Foraging is an addiction of the best kind

It’s hard to remember when we were bitten by the foraging bug, but it was definitely during our early years of living in the Pacific Northwest. We were not much the outdoor types but living at the base of the Cascade Mountains was the catalyst that got us up and out exploring. I do remember our first “major” hike up the 4100′ Mt. Si. I’m sure to the regulars that travel that well-worn trail, we were dressed as if we were doing a summit trip on nearby Mount Ranier (14,410′). But we huffed and puffed our way to the top and stood there slack-jawed at the view, loving the endorphin rush of our accomplishment. Nevermind that Mt. Si is climbed by folks from 8 to 88, we felt different somehow, and our lives would never be the same.

We immediately planned for our next trip and trips beyond. Somewhere in there, we found berries on one of these trips. First just blackberries. Then thimbleberries, salmonberries, black caps (black raspberries), huckleberries and others. No Google to answer our questions, we read everything we could find on wild edibles. Then came fall and the profusion of wild fungi that filled Pike Place Market, one of the best shopping experiences in Seattle.

There were those first meals out where we ate chanterelle mushrooms and looked at each other speechless after each bite, both of us in gustatory heaven. We saw an ad in the newspaper for the annual Wild Mushroom Show where over a hundred wild mushrooms are displayed in their natural habitat. These dioramas taught us more than any ID guides could. Mid-day, and it was time to eat. Hell, we’re both part Hobbit so it didn’t take mid-day to make us aware of great aromas and anxious bellies. We ate lots of schrooms that day. Sauteed in butter, folded into crepes, stuffed in omelets, or floating in a delicate broth. It was a revelatory moment. Within weeks we started to find our own chanterelles. The years went by, and the foraging became a major player in our lives.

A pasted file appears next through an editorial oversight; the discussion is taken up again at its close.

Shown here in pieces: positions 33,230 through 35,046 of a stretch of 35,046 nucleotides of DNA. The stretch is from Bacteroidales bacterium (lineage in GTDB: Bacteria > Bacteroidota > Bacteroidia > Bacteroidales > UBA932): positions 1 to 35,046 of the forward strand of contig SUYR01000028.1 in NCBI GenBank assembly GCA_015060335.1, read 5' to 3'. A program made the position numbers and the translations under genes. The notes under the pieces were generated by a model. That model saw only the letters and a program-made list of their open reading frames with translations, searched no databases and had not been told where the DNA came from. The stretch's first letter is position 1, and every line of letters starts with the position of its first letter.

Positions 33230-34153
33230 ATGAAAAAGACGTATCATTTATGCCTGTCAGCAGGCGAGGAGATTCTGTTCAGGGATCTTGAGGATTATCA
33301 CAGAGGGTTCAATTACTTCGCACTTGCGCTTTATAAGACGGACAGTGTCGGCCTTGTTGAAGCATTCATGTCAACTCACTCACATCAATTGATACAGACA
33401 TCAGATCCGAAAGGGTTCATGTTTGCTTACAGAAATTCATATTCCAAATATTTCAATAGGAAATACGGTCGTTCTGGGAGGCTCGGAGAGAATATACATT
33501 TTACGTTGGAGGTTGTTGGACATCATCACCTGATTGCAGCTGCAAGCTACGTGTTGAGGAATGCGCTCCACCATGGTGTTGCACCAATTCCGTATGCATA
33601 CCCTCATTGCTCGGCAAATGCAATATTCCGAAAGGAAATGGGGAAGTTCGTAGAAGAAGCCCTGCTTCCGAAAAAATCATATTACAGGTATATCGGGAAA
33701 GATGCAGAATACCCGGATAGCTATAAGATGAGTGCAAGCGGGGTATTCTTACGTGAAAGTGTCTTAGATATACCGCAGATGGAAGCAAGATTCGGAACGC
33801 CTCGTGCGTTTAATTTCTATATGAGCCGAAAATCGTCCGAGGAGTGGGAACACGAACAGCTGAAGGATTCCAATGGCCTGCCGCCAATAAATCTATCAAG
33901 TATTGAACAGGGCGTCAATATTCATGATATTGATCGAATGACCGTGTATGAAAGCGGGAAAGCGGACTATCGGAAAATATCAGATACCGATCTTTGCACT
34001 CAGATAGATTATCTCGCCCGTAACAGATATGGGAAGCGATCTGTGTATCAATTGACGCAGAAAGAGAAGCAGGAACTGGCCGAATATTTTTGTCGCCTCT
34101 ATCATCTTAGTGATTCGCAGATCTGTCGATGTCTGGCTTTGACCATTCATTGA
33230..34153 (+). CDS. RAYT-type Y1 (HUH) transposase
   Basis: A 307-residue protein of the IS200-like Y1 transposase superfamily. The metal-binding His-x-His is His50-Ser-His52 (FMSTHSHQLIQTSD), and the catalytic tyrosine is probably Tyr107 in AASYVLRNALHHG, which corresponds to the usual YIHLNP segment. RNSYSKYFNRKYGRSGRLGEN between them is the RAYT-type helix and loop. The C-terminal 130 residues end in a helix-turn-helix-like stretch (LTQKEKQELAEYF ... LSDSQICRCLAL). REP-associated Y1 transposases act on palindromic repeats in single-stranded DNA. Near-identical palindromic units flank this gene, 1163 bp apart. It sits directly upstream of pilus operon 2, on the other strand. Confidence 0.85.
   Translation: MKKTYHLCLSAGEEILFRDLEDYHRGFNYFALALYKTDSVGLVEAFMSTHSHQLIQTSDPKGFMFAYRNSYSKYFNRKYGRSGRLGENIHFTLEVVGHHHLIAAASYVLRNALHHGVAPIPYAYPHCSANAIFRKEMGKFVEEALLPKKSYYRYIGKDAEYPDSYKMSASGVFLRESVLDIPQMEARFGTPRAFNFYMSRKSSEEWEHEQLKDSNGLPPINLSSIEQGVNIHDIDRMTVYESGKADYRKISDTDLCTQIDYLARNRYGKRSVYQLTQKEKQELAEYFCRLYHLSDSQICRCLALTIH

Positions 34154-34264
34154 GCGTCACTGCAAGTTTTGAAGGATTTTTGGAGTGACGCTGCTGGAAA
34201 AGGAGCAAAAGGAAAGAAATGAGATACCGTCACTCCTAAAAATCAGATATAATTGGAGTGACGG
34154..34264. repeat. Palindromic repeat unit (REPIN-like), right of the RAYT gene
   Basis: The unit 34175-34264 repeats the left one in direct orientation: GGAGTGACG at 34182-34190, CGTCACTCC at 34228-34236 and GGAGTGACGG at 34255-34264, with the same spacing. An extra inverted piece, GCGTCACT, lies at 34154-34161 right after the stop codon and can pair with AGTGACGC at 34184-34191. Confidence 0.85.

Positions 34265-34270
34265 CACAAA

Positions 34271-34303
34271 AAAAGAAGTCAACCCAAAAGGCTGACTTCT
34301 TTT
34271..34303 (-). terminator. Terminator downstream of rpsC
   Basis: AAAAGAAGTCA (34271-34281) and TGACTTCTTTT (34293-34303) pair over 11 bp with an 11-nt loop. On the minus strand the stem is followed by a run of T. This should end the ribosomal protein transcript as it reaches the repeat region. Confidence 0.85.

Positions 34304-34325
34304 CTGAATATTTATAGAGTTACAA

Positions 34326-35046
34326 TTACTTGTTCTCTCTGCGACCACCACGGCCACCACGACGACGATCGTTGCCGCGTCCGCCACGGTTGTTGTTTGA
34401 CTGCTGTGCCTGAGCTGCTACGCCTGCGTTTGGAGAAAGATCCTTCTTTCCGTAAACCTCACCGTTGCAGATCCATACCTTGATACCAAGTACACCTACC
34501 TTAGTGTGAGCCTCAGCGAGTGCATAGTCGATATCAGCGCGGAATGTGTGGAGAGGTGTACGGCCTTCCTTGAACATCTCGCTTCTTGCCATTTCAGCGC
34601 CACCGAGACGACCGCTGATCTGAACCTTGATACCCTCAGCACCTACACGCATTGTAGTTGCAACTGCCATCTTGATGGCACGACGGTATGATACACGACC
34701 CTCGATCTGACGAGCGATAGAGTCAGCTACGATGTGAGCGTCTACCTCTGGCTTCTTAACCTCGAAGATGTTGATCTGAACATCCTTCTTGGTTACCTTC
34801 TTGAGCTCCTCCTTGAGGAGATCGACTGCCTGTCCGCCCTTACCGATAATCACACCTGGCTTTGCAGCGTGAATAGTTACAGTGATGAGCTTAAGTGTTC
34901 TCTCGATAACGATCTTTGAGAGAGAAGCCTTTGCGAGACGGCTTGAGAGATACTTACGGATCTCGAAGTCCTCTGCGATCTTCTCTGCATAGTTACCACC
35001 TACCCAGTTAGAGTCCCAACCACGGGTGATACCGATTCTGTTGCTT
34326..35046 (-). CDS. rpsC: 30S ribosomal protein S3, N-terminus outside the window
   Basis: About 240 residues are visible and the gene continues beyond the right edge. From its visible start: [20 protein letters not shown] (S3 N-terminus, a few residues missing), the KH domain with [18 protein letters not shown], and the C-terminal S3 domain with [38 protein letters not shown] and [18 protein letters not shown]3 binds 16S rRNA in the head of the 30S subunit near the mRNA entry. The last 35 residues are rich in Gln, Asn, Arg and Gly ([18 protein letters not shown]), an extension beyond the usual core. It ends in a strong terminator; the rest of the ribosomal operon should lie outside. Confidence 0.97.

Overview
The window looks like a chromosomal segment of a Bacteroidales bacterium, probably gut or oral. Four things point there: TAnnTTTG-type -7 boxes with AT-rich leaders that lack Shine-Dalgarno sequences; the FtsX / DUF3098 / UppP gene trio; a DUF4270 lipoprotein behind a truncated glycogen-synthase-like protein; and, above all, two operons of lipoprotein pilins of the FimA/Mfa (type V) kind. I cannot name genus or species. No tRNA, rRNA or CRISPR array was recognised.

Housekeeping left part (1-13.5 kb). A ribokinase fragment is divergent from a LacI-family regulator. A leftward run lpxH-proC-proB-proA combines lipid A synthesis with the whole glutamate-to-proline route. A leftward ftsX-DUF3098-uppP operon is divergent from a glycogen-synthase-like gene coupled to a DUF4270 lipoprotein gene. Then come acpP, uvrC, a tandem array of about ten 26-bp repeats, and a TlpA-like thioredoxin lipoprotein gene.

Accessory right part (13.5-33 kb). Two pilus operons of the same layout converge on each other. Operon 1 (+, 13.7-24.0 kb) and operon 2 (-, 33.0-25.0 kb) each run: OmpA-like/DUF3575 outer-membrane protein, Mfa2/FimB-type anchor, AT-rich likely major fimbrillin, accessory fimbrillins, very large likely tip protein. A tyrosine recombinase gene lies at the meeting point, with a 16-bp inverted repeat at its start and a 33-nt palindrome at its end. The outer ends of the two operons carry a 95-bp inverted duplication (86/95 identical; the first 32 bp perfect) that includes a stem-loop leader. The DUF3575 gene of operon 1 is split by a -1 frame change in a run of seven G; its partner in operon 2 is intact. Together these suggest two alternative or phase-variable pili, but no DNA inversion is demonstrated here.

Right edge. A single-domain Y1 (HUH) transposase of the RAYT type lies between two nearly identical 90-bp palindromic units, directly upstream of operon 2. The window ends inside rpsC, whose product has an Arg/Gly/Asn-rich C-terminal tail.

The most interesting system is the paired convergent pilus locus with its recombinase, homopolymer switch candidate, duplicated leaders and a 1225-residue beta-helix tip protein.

Yes, Maine is a great place to retire. But can we forage?

Although we will forever consider the northwest our true home, our roots are in New England and retirement saw us purchase a home in Maine. As we planned that move, Google became a key resource helping us understand the bounty that was to be found in the Maine woods and waters. We quickly realized there were some amazing foraging adventures ahead. The first wild edible we were introduced to was found on the side of the road. In the trunk of a car. The sign read Fiddleheads, $3 a bag. The guy selling them told us he boiled his for 15 minutes then sauteed them in a little butter. They’ll taste like young asparagus. They didn’t. They were mushy and a little bitter. We were less than impressed. That is until last year when we found them on our property. It was a game changer.

Fiddleheads are young ostrich ferns capable of pushing up through the dense underbrush, with the tell-tale papery covers on the coiled tops. Just a short week or two after snow melt they will begin to appear. There is also a telltale groove in the stalk similar to celery that can be seen in the background In this example, we would only harvest two of the emerging shoots nearest to ground level and leave the rest to ensure a healthy plant in the future. Sustainable foraging is key to a healthy ecosystem.

Take only a little, leave lots behind.

I was floored last year when Kathy (a.k.a. the wife) said, “I think we have fiddleheads”. She usually doesn’t make identification mistakes, and indeed as she was clearing brush she found a nice patch of fiddleheads hidden in plain sight. That was when we started to quickly study how the top chefs prepare them. What we saw was far shorter cooking times than what was presented in the various county extension agencies. Yes, you will find numerous references to outbreaks of illnesses over the years reportedly due to eating raw or undercooked fiddleheads. A number of these were from eating misidentified ferns, probably cinnamon ferns. As they emerge they have silver-white hairs and lack the classic groove on the stem. So we felt pretty comfortable when we chose Emeril Lagasse’s recipe that calls for a 3 to 5-minute blanch of the fiddleheads and then shocking them in ice water to stop cooking. It was amazing the difference in eating FRESH fiddleheads. It’s a cross between young asparagus and artichoke. As with anything you forage, make certain of your identification. The cooperative extension agencies of local universities produce excellent guides, and many others can be found on YouTube.